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Review: Friends from College

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After the success of Netflix Originals like Master of None and Unbreakable Kimmy Schmidt, we were treated last week to the streaming site’s latest comedy offering, Friends from College. Focussing on the oh-so-original subject of middle-class straight people turning forty and having marital issues, this show wastes its gift of a starry main cast – one which includes Keegan-Michael Key (of Key and Peele) and How I Met Your Mother’s very own Cobie Smulders. Over the course of this eight-episode season, we follow the development of the main characters’ relationships (or lack thereof), and, unfortunately for the naïve binge-watcher, it is genuinely as dull as it sounds.

The show begins with friends from college – three guesses as to the inspiration behind the title – Ethan (Key) and Sam (Annie Parisse) in bed together, as they continue their affair of twenty years, despite both having married other people over the course of this period. The scene ends with Ethan revealing the fact that he and his wife Lisa (Smulders) are moving back to New York, prompting Sam to end their romantic meetings… for now. From this comes a reunion with the rest of their former Harvard friend group, featuring amateur thespian Marianne, publishing agent Max, and, well, Nick. Nick doesn’t do much, but he has a lot of money and sleeps with young women, so clearly he deserves to be a part of the main cast. The show follows the group as they grow back together, with a road trip, a wedding, a birthday, and an assortment of other equally-clichéd plotlines.

The main problem with this cast-dependent comedy is, ironically, its characters. They are terrible people. Seriously, they are just the worst, and yet they seem too wrapped up in their own selfish pursuits to even notice. The most unbearable of the group is Ethan, who moves from one act of immorality to another – and yet the writers rely on him for the majority of the show’s humour. This backfires, as his loathsome behaviour makes it impossible not just to laugh with him, but even to laugh at him. Over the course of the series, he smashes multiple windows, lies about killing a friend’s pet, has sex in public, repeatedly cheats on his wife even as she undergoes the pain of IVF treatment, ruins a wedding in a desperate bid for attention, and does countless other awful things that are too ridiculous even to mention. His main ‘quirky’ habit seems to be a silly voice that he does several times per episode, which comes across as less funny and more irritating, to the point of inciting a desire to knock him out (you may think I’m exaggerating; I’m not). What’s worse is that the gang rarely show any remorse, and don’t seem to recognise how awful their own friends are.

The main problem with this cast-dependent comedy is, ironically, its characters.

Thankfully, the full season comes in at around four hours long, so it’s by no means a big commitment; having recently binged all five seasons of Orange is the New Black, however, Friends from College definitely felt like a step down in terms of characters. This show doesn’t just pale by comparison; it looks like a child’s drawing taped to the wall of the Louvre. This might seem ever-so-slightly catty, but you haven’t met these characters.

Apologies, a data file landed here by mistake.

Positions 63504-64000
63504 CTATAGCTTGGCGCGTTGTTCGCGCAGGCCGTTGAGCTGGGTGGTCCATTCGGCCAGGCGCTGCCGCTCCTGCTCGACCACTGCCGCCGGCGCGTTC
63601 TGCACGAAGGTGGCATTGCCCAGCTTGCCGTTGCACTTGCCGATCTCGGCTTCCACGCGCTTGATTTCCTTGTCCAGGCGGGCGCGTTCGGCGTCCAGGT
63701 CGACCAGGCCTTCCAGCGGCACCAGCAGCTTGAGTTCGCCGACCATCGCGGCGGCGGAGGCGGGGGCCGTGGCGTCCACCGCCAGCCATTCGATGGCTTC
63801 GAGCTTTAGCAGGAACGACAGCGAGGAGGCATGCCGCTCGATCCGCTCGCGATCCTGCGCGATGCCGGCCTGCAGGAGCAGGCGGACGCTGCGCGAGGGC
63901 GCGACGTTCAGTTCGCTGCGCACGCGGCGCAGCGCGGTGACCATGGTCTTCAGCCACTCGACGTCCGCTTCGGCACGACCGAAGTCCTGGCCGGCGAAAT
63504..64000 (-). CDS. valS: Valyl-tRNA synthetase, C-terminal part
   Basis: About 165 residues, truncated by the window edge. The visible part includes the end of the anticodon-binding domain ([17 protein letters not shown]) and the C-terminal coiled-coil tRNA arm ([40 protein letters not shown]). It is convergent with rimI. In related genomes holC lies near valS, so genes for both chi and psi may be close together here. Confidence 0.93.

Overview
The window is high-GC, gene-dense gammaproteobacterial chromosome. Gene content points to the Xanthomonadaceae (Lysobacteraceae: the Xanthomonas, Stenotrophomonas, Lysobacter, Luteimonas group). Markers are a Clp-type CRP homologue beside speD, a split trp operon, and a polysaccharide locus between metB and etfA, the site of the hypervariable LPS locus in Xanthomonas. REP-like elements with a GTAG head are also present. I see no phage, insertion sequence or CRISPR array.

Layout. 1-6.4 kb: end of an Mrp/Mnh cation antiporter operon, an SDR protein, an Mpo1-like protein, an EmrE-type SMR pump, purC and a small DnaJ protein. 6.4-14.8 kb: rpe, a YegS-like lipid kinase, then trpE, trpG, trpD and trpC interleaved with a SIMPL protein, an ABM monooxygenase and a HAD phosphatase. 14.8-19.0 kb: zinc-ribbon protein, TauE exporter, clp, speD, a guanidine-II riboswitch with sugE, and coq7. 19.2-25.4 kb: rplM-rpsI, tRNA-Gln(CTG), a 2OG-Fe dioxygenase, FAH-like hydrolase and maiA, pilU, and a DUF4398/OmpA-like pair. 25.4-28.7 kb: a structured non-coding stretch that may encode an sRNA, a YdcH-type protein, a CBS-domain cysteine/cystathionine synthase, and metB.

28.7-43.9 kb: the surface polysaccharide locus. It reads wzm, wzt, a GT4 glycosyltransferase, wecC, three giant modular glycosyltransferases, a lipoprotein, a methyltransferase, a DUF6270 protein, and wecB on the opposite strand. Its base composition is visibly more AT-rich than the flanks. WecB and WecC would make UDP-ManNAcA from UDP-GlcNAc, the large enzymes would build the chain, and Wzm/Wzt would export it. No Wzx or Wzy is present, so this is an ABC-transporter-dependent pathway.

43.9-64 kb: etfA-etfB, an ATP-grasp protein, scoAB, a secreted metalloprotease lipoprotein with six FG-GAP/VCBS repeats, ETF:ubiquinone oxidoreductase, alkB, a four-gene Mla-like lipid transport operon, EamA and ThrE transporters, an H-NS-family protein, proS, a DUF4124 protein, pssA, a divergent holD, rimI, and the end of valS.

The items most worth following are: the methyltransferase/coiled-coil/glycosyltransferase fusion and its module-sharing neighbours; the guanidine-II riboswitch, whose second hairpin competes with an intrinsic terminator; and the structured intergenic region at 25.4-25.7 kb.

To be fair, this series isn’t all bad. Comedian Billy Eichner (recently nominated for an Emmy for the hilarious Billy on the Street) plays main character Max’s boyfriend Felix, managing to provide moments of dry humour when all else fails. The show also benefits from a few strong guest stars, most notably Kate McKinnon as a sex-obsessed author of YA fiction, who manages to light up her episode. In all honesty, her cameo was probably the only reason that I continued watching, in the hope that she might come back (spoiler alert: she didn’t). Seth Rogen is also there, which is, you know, alright.

Predictably, though, a few good guest stars are not enough to save a season. It isn’t even just the writing or character development that causes problems; even the directing has its odd moments. At the start of a holiday scene in a later episode, for example, we cut to a sudden, choppy montage, which is in no way fitting with the show’s style, making the programme feel inconsistent and careless. The show is also just not funny. Given its length and lack of depth, the genre that Friends from College would really fit is comedy, and yet the laughs are very thin on the ground. Honestly, there may have been some good lines in there, but I probably missed them due to my frustration at what a monumental arse Ethan was being at the time.

Despite all this whining, I would say that if you do have a free afternoon and don’t fancy watching anything heavy, Friends from College might be an appropriate choice – though I would point you in the direction of the now-cancelled HBO series Togetherness instead, which tackles similar themes far more successfully. If you’re a critical viewer, though, maybe give this series a miss – unless you enjoy criticising shows, in which case, knock yourself out.

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